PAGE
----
The Akaka Bill—also known as the Native Hawaiian Government Reorganization Act—has endured a number of setbacks and false starts since it was first introduced 10 years ago. But it’s actually close to becoming law—perhaps closer than ever. In February, the U.S. House of Representatives passed it. Five months later, Senators Akaka and Inouye agreed to tweak the bill to gain state support, removing language that Gov. Lingle and Attorney General Mark Bennett said gave too much power to the Native Hawaiian governing entity. (And, opponents argue, irreparably weakening the bill in the process.) President Obama has said he’ll sign it if it lands on his desk, meaning the Senate is the final hurdle.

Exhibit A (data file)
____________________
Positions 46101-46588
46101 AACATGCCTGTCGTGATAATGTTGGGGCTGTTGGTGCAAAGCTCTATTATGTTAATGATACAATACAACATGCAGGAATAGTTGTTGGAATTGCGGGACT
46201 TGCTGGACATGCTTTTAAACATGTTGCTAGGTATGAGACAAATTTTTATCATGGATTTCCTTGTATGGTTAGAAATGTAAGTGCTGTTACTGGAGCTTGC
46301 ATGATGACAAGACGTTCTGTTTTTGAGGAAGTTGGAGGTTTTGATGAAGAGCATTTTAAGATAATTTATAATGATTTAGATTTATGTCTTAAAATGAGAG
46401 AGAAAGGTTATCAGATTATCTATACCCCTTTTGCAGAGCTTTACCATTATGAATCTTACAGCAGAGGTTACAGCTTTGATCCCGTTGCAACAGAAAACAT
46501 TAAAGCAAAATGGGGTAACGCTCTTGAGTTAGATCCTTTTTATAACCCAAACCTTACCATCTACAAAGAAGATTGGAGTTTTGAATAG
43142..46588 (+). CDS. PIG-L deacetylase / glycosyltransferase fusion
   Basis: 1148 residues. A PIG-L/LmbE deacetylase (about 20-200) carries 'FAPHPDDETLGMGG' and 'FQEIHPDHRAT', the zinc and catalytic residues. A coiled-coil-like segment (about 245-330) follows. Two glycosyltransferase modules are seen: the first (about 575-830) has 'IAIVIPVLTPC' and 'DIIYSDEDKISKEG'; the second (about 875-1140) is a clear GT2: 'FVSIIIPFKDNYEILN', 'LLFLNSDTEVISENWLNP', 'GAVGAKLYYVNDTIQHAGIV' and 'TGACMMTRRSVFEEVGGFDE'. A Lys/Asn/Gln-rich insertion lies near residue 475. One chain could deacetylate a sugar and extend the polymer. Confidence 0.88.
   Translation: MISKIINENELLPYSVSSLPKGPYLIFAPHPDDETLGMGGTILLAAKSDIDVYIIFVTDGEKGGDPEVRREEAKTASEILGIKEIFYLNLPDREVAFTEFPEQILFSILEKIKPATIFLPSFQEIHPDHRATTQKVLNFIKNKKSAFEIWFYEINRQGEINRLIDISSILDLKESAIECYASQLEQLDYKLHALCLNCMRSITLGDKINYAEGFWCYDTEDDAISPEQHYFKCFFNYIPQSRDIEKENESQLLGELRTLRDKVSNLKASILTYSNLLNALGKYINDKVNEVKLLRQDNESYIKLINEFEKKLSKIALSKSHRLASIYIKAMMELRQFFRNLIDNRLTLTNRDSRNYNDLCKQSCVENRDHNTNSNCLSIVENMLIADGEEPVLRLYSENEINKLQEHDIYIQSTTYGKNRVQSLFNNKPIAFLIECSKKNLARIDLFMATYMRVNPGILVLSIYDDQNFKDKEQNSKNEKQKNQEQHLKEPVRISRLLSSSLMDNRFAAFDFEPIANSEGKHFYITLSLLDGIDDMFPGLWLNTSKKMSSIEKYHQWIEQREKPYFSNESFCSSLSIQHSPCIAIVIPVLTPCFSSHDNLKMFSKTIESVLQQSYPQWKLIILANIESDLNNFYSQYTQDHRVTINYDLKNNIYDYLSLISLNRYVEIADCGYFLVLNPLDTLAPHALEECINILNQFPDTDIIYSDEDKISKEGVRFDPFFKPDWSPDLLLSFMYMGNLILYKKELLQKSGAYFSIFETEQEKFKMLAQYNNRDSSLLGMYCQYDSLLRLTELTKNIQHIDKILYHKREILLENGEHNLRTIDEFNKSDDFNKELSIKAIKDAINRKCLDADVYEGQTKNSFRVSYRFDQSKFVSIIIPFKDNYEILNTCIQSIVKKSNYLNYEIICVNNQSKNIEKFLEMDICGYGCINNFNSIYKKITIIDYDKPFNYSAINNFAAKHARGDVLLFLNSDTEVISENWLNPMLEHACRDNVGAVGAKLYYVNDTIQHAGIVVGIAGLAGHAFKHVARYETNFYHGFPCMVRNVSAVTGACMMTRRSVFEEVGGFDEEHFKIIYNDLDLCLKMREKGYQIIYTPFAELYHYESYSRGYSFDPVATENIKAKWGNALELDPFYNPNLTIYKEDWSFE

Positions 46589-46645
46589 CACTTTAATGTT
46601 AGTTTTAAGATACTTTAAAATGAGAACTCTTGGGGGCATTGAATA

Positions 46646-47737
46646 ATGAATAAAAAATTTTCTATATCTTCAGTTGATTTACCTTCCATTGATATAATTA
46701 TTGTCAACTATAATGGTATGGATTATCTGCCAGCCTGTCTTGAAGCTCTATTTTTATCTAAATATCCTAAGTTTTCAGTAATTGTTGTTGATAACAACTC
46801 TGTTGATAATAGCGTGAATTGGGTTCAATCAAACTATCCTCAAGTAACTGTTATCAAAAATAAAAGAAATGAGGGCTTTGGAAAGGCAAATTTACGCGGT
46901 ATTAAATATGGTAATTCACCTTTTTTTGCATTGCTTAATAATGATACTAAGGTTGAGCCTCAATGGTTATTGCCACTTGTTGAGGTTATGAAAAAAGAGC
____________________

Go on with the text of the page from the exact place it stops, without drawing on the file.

This week, the bill got a high-profile endorsement from the American Bar Association (ABA), which sent a letter of support to all 100 Senators. “Our courts have upheld Congress’ power to recognize indigenous nations,” reads the letter. “Native Hawaiians have the right to be recognized by the Congress [and] this right is not in conflict with the rights of others.”
In a statement, Sen. Akaka said he’s “optimistic” there will be a vote during the post-election “lame duck” session. Considering how long the Akaka Bill has struggled to take flight, that would be fitting.